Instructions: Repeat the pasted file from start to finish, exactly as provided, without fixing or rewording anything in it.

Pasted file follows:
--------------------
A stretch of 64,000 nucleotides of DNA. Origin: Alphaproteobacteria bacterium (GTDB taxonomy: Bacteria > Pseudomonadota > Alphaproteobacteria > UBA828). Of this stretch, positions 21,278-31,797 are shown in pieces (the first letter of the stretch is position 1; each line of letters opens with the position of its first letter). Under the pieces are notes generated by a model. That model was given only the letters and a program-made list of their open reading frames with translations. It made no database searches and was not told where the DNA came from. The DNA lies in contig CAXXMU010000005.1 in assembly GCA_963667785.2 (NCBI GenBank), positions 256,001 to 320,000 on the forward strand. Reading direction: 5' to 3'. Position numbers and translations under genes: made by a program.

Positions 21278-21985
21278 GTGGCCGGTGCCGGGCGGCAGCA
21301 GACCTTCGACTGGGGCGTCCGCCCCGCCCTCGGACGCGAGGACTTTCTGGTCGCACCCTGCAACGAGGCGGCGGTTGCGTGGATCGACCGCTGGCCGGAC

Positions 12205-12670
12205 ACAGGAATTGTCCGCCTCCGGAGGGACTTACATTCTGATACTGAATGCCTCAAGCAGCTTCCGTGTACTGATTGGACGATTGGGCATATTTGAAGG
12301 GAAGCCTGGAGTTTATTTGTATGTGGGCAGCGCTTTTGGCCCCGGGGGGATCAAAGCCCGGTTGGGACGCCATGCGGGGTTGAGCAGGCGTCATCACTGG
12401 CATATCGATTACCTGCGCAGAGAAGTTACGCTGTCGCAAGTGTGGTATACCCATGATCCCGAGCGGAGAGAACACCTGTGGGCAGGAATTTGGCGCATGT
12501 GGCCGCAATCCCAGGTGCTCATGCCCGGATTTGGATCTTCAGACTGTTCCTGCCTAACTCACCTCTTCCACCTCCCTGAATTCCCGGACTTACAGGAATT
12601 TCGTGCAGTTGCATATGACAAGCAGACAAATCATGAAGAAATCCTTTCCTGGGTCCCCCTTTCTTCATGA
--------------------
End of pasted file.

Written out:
A stretch of 64,000 nucleotides of DNA. Origin: Alphaproteobacteria bacterium (GTDB taxonomy: Bacteria > Pseudomonadota > Alphaproteobacteria > UBA828). Of this stretch, positions 21,278-31,797 are shown in pieces (the first letter of the stretch is position 1; each line of letters opens with the position of its first letter). Under the pieces are notes generated by a model. That model was given only the letters and a program-made list of their open reading frames with translations. It made no database searches and was not told where the DNA came from. The DNA lies in contig CAXXMU010000005.1 in assembly GCA_963667785.2 (NCBI GenBank), positions 256,001 to 320,000 on the forward strand. Reading direction: 5' to 3'. Position numbers and translations under genes: made by a program.

Positions 21278-21985
21278 GTGGCCGGTGCCGGGCGGCAGCA
21301 GACCTTCGACTGGGGCGTCCGCCCCGCCCTCGGACGCGAGGACTTTCTGGTCGCACCCTGCAACGAGGCGGCGGTTGCGTGGATCGACCGCTGGCCGGAC

Positions 12205-12670
12205 ACAGGAATTGTCCGCCTCCGGAGGGACTTACATTCTGATACTGAATGCCTCAAGCAGCTTCCGTGTACTGATTGGACGATTGGGCATATTTGAAGG
12301 GAAGCCTGGAGTTTATTTGTATGTGGGCAGCGCTTTTGGCCCCGGGGGGATCAAAGCCCGGTTGGGACGCCATGCGGGGTTGAGCAGGCGTCATCACTGG
12401 CATATCGATTACCTGCGCAGAGAAGTTACGCTGTCGCAAGTGTGGTATACCCATGATCCCGAGCGGAGAGAACACCTGTGGGCAGGAATTTGGCGCATGT
12501 GGCCGCAATCCCAGGTGCTCATGCCCGGATTTGGATCTTCAGACTGTTCCTGCCTAACTCACCTCTTCCACCTCCCTGAATTCCCGGACTTACAGGAATT
12601 TCGTGCAGTTGCATATGACAAGCAGACAAATCATGAAGAAATCCTTTCCTGGGTCCCCCTTTCTTCATGA